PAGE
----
The project started in 2020, just as the UK was trying to navigate the guidelines for operating during the COVID-19 pandemic. Matthew explains: “there were still restrictions in place, such as a general 2-metre distancing requirement, which was challenging in the tighter spaces, for example corridors where you literally couldn’t pass another person. We had an unusually hot summer also, which wasn’t helpful when you have workers in full PPE using 1,400-degree butane torches where use of naked flame was permitted in accordance with NFRC Safe2Torch guidance.”

The overall scope of the project, which encompassed multiple terraces at different levels and a mixture of concrete, CLT and steel frame structural composites, was a defining characteristic. “This was a large-scale development to begin with,” adds Matthew. “Furthermore, the university emphasised from the start the centrality of the significant sustainability objectives, and MICA had ambitious solutions in mind in terms of the materials used. Our job was to accommodate these various requests while keeping in mind all of the regulatory and compliance requirements. Achieving those without exception, for a large number of surfaces, does become more challenging where each part of the project has several ambitious aspirations intersecting with one another. Fortunately, we are known for always rising to a challenge.”


The pandemic accelerated the shift to a range of technological solutions replacing traditional or face-to-face approaches. Systems were evolved for everything from distancing to digital rather than traditionally signed delivery acceptance.

“As a manufacturer, we don’t have to be on site every day,” notes Matthew, “but traditionally we would attend fairly frequently, as well as meeting regularly with partners to agree and then oversee various aspects of the project plan. Fortunately, Axter was already moving towards solutions such as virtual meetings, so we simply shifted much more quickly to those approaches, using them wherever possible.

“I think one advantage we have is the breadth of the product range we design. We can offer clients such as Jesus College a full system approach involving multiple solutions, to ensure we use the right system for the right application on each occasion. Our accredited installers are carefully vetted and trained by us, and have worked with us for long enough to know our products inside out.”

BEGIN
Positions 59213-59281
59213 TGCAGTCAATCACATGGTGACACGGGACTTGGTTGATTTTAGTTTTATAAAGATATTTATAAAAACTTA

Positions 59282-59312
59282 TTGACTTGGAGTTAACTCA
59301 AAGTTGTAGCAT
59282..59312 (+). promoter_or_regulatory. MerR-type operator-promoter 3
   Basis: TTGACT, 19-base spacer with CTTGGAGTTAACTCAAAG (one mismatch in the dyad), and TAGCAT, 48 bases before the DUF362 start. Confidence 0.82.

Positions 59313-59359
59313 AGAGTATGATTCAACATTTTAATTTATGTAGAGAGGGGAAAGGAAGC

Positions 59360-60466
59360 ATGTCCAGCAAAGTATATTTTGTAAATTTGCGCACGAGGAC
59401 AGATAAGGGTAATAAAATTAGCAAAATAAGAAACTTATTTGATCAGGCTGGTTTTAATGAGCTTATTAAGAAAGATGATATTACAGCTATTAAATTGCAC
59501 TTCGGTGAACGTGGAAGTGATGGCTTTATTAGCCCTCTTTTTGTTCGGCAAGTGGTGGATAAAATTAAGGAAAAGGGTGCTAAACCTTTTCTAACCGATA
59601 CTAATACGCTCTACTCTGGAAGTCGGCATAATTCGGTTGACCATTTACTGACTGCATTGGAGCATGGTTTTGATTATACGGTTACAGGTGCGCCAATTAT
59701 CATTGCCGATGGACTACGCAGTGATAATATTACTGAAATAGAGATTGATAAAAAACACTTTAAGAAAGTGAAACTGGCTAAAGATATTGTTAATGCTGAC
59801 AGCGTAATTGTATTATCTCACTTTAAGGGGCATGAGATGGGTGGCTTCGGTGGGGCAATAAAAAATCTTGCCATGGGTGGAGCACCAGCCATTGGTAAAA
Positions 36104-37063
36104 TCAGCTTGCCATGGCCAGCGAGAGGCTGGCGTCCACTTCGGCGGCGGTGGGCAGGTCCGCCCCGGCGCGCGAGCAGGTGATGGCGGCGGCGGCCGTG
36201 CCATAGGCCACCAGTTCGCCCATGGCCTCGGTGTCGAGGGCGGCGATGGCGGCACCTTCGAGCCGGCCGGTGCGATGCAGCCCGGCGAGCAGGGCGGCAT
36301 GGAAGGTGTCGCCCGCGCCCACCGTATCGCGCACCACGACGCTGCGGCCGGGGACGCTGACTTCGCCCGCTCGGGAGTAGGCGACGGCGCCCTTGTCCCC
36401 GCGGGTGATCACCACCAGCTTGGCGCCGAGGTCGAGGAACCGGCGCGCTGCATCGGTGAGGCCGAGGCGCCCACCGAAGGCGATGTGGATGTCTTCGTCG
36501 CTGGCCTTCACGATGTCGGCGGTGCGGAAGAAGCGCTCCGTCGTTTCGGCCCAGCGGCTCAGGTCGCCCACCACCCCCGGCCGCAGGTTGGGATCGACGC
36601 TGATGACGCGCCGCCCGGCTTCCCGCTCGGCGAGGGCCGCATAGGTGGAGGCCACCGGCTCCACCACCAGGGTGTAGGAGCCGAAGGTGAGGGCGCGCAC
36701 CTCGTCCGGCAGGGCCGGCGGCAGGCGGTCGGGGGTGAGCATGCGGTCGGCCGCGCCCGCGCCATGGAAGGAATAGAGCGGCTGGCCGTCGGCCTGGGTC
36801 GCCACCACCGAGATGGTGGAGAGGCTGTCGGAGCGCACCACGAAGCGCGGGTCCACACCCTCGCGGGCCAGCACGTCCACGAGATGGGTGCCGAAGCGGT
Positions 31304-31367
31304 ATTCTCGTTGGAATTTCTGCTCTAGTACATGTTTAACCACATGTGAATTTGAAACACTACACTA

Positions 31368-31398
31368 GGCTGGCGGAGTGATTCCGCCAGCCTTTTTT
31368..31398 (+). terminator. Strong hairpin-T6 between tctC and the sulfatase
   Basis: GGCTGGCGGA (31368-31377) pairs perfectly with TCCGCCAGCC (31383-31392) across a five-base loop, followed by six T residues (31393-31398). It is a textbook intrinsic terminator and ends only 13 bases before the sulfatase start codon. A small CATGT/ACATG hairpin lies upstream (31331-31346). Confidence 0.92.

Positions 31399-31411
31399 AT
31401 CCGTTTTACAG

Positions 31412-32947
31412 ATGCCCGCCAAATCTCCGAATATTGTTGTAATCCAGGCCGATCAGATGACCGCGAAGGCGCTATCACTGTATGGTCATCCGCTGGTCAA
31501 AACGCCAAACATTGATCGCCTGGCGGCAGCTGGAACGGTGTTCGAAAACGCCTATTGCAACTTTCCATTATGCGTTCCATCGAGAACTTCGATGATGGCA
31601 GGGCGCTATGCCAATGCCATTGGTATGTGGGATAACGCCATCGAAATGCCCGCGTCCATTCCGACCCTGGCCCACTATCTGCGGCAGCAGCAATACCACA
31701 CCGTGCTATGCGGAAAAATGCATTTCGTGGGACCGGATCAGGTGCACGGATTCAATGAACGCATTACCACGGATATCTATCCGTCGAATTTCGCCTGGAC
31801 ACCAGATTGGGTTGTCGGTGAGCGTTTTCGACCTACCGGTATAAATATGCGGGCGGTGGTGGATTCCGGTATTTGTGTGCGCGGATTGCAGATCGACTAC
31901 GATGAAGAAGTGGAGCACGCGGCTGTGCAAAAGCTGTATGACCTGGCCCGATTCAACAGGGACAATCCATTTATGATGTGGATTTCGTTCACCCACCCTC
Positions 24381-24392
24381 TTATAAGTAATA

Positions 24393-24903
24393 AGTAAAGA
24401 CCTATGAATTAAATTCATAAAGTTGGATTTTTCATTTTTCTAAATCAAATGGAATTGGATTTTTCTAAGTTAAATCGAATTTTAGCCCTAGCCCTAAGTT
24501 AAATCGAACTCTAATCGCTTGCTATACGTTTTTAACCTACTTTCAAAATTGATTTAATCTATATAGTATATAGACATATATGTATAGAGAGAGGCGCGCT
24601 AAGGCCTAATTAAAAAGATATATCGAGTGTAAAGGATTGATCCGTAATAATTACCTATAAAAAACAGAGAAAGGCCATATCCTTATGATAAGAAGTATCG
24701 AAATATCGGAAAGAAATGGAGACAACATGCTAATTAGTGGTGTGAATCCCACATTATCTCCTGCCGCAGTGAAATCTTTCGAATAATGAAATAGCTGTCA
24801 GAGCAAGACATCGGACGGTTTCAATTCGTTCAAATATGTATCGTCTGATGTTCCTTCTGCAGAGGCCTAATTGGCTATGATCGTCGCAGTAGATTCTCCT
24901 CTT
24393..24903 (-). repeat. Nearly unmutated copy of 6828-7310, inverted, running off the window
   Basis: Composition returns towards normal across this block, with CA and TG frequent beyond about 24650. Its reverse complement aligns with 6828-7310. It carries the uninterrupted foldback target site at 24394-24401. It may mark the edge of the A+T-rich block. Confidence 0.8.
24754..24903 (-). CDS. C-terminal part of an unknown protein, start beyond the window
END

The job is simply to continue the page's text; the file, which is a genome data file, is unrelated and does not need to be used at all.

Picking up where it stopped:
The range of products we are able to offer, all developed in-house, does testify to the culture of Axter. Comments Matthew: “We are very much a technically-oriented company and that runs through every aspect of our work and our staff. Our sales team are all very aware of the products on that level, they aren’t selling products they don’t fully understand the technical details of. Our long-term partners know that what we offer them is reassurance that, from early-stage design meetings through to completion, whatever challenges they put to us, our response will be considered and robust in terms of quality and compliance.”

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Systems and products used

External stair cores used Axter Starcoat PMMA liquid waterproofing membranes.

For the main quad and some lower areas, our innovative Force Dalle warm roof solution was used.

Our Excel reinforced waterproofing membranes were used as an exposed membrane finish, with a tapered insulation to ensure the falls and consequent drainage characteristics required by BS 6229.

Axter’s Cityflor warm living roof membranes were used as buried applications in several roof terraces, again with tapered insulation.

Self-adhesive membranes were used where necessary to ensure compliance with NFRC Safe2Torch Guidelines, especially required due to the timber elements.

To deliver the increasing demand on a building’s performance specification, combined with the seamless aesthetics of contemporary architectural design, an advanced understanding of technical detailing is required in the design and construction process. The design criteria have also resulted in an extensive range of engineered systems on the market to provide certified, technical solutions for multifaceted interfaces.

Working directly with the designers and product manufacturers, we prioritise a full system approach to the weather-tightness of the building, focusing on durability, termination and compliance with current regulations. I have worked with the team at MICA Architects and Axter’s Matthew Saunders on a number of challenging projects, including The Cheng Yu Tung Building, Jesus College, and the HB Allen Centre, Keble College. Matthew Saunders has always been a key consultant for the technical specification of above ground waterproofing systems and the buildings’ thermal performance. He’s an expert in technical detailing and advisor on the materials required to deliver the optimum waterproofing system for the building.

Eric O’Hare, Design Manager, BAM Construction www.bam.co.uk

With special thanks to: Tomasz Zozak, who provided the photographs, and BAM Construction Ltd.